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Brilliant Championship shouldn't be taken for granted

Play it again: Armagh ace Aidan Forker and Cavan's Martin Reilly
Play it again: Armagh ace Aidan Forker and Cavan's Martin Reilly
Declan Bogue

By Declan Bogue

Intricacies of the GAA rulebook, part 4,789 in a never-ending series.

If Saturday night's Ulster semi-final between Tyrone and Donegal ends level at the end of normal time, two 10-minute periods will be played. If it is level after all of that, then it will go to a replay.

The following day, Fermanagh are guests of Monaghan in Round One of the All-Ireland Qualifiers. If they finish level at the end of the 70-odd minutes, they will play two 10 minutes of extra time. If they cannot be separated at that point, then penalties will determine who goes through.

Straight after that, Armagh and Cavan will be playing their replay. If they once more take it to extra-time, two 10-minute periods will apply before another two periods of extra time, five minutes long.

And if they are level after that? Penalties. Same competition - sort of - same game, and three different ways to decide the outcome.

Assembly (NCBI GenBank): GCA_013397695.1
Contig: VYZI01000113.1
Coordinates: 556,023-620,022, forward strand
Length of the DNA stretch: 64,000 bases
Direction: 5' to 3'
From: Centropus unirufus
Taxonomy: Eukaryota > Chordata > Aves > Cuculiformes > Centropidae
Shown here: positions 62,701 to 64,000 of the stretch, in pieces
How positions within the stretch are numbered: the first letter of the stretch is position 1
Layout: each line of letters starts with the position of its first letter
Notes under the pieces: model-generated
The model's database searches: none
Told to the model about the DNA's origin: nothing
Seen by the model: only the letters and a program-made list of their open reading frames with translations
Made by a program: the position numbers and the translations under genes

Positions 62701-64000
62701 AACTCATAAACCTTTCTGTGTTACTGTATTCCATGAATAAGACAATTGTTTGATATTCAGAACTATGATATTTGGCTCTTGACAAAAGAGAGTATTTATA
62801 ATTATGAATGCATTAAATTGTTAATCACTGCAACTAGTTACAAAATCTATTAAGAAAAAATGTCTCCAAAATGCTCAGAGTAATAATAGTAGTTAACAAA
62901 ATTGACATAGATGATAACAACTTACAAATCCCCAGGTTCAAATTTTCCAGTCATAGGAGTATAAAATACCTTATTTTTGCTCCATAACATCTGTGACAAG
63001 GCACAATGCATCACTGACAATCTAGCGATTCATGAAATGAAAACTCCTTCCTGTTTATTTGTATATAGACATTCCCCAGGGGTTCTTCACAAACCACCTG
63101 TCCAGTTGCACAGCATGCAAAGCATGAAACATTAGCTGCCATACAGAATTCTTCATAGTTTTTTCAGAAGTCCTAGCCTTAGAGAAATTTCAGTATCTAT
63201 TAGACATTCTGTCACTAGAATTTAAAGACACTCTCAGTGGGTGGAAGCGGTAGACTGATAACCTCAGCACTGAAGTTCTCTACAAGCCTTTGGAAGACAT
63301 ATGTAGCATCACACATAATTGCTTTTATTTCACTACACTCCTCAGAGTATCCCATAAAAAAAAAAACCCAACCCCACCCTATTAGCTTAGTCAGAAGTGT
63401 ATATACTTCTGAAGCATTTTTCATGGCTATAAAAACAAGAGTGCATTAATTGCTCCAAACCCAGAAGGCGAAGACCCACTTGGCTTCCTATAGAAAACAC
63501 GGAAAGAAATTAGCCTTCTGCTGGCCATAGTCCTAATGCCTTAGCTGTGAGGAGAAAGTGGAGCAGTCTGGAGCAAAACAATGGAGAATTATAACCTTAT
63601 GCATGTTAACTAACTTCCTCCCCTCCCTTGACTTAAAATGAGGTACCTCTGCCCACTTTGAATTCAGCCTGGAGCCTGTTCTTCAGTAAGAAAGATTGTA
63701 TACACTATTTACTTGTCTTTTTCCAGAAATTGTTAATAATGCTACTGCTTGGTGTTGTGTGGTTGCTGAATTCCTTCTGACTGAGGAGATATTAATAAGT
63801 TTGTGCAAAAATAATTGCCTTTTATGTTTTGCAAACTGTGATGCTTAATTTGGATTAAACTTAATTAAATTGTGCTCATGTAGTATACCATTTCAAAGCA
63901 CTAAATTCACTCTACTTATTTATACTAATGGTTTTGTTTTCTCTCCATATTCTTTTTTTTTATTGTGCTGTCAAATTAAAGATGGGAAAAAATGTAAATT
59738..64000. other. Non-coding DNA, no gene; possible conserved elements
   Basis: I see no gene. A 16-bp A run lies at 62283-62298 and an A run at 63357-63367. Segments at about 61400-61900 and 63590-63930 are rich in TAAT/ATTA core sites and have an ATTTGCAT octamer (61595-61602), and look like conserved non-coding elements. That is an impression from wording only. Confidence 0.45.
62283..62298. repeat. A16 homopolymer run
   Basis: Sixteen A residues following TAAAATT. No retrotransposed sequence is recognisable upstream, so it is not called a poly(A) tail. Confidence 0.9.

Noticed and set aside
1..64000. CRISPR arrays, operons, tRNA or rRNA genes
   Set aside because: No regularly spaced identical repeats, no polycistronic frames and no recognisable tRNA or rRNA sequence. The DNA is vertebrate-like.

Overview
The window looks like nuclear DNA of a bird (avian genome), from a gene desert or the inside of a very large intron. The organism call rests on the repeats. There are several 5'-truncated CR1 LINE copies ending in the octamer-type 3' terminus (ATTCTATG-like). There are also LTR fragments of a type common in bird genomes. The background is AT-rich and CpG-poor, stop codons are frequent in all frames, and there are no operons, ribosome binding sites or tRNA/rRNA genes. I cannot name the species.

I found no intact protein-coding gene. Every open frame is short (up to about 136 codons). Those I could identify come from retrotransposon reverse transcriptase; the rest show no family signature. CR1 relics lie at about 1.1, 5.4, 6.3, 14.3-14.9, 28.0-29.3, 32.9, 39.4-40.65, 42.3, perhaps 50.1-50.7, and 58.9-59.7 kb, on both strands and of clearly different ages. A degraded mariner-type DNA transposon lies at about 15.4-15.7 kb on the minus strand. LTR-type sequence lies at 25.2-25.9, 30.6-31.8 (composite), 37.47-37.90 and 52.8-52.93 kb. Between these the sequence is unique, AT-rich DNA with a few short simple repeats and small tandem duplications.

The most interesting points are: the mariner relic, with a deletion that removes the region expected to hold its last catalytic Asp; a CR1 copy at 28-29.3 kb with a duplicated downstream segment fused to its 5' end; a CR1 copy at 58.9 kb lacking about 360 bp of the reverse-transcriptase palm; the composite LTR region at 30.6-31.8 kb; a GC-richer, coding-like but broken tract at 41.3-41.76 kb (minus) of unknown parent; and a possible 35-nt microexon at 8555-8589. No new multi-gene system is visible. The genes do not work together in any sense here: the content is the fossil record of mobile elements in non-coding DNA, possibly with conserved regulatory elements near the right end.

Anyway, this weekend ranks as one of the biggest in the history of the Ulster Council. With two semi-finals of their own Championship going on, you may not be aware that while the Monaghan-Fermanagh game is under the auspices of the GAA at central level, they still implore the small group of Ulster Council volunteers for all their stewarding needs.

Indeed, mass will be said this Saturday night in Kingspan Breffni by Fr Brian D'Arcy after the game for all those volunteers who will be expected to be in Clones in time for duties on Sunday morning - just as it was in the Athletic Grounds and at the Cavan-Monaghan Saturday night games.

It's easy to slip into hackeneyed mode about all of this, but there was an hour there from halfway through the second half last Sunday in Clones, until ten minutes after the game, where my hands were vibrating with pins and needles, just sitting there recording the key events of the game.

This has been a brilliant Ulster Championship, and with 40,000 expected at Clones and Breffni this weekend, it's easy to take for granted. Which is why it was so surprising and disappointing to hear one podcast this week dedicating time to talking about who played badly last weekend. Nobody deserves that.

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